The final parshiyot of the Torah talk about Moses’ final days on earth and the last message he gives am Yisra’el before he leaves this world. Moses reminds the Israelites that they have a covenant with God, to listen to and obey His commandments and that, as long as they comply with them, God will keep them alive and protect them. This covenant is not only for that generation, but for all generations to come – including us, of course.
How is it possible that the generations that came later are part of a covenant they did not agree to? How could someone agree to something on my behalf when I did not give the “green light”? Different commentators deal with this question.
The Abarbanel, a 15th-century Spanish scholar, writes that this covenant is like a debt that is passed on to heirs upon the death of the borrower. We owe everything to God, who among numerous things, took us out of Egypt and brought us to the Promised Land. Therefore, concludes the Abarbanel, as much as our forefathers paid God, it was not enough, and as much as we will pay Him, it will never be enough. That is why we are part of the covenant.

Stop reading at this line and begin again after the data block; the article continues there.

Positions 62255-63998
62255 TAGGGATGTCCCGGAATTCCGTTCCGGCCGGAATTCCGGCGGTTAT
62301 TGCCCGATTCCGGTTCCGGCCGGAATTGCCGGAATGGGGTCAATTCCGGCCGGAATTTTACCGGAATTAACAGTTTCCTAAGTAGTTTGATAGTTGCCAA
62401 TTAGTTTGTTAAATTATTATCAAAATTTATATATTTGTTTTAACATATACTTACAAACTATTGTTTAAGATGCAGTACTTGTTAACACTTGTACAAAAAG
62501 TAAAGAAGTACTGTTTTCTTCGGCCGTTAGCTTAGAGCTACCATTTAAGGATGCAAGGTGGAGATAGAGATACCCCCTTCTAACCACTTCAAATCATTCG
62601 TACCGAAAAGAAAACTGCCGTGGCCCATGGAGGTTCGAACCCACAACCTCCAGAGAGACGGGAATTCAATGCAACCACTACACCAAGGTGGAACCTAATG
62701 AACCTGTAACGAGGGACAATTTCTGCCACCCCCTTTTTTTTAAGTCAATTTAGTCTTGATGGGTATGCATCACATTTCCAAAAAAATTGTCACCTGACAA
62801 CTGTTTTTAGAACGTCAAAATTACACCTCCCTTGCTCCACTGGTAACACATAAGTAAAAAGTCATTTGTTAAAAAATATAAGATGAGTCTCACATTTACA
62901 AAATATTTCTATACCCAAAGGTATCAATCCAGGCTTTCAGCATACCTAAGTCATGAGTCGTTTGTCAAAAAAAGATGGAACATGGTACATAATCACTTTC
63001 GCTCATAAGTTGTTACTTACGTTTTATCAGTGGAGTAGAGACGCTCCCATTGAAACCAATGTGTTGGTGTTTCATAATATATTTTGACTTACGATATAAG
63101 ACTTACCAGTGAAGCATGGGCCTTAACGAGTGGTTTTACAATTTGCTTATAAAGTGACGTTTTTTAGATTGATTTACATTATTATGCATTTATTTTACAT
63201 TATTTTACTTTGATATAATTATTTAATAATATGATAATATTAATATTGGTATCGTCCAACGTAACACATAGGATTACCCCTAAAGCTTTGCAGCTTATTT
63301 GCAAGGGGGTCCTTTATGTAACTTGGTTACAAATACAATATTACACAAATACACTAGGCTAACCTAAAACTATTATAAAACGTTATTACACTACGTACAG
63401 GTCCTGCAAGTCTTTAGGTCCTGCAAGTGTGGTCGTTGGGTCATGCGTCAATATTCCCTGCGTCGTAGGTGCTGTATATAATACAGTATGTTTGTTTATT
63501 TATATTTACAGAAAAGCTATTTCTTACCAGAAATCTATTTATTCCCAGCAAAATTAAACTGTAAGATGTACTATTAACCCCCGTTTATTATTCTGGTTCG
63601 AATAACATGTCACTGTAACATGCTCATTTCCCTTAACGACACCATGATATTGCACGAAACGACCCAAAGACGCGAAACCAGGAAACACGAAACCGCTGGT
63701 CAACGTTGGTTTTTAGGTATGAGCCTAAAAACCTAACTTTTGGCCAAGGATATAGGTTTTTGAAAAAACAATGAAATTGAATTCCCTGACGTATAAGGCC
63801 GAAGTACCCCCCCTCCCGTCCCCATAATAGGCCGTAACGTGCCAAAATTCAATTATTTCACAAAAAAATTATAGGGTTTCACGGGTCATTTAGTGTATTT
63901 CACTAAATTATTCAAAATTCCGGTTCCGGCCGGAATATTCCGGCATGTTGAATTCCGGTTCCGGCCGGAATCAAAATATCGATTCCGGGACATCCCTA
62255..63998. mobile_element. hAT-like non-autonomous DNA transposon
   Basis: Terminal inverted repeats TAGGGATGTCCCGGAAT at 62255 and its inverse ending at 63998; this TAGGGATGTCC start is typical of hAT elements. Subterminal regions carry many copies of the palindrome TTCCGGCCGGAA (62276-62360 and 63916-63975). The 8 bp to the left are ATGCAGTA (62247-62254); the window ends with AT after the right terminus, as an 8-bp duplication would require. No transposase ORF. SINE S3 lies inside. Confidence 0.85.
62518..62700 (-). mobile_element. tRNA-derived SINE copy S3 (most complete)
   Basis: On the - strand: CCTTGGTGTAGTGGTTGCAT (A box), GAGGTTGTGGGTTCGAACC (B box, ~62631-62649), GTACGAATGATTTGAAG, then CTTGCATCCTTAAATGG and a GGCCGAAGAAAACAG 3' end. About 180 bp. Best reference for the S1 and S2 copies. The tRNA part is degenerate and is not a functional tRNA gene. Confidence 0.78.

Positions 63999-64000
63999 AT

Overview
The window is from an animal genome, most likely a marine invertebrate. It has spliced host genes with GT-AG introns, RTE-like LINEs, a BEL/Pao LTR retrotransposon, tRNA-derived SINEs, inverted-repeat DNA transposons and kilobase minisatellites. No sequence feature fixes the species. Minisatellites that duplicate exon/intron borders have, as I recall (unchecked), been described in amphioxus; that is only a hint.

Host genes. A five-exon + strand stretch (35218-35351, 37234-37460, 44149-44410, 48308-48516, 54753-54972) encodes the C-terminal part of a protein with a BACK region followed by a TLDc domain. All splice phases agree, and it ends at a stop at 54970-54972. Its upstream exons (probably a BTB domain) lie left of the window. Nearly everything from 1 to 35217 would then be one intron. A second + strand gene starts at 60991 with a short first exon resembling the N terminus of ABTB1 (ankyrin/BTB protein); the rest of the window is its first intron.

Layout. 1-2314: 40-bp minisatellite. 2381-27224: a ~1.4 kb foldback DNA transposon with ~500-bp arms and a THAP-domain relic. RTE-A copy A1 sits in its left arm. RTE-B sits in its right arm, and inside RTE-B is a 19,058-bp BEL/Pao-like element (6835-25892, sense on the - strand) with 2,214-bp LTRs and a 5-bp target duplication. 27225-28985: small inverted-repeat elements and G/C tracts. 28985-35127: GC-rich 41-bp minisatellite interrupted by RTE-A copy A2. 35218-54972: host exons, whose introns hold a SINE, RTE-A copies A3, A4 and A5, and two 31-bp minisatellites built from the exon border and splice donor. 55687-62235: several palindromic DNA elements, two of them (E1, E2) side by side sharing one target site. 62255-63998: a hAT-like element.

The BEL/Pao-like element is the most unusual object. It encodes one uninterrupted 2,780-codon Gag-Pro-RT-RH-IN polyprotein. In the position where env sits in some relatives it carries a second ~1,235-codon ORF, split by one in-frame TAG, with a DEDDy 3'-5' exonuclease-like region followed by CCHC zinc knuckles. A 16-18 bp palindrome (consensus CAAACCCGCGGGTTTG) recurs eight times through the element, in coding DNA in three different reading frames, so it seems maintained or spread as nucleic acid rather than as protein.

The Malbim, a 19th-century Ukrainian commentator, offers another reason. He wrote that it is because the Talmud says that we are allowed to accept something positive or good on behalf of someone else, even without his consent, because it will benefit the recipient. The covenant that the Jewish nation accepted at the time was beneficial for all generations, therefore, we are still beholden to its terms.
The common denominator these and other rationales suggest is that, as Jews, we are fortunate to be part of this amazing nation. During this new year, let us take a moment to thank God for that.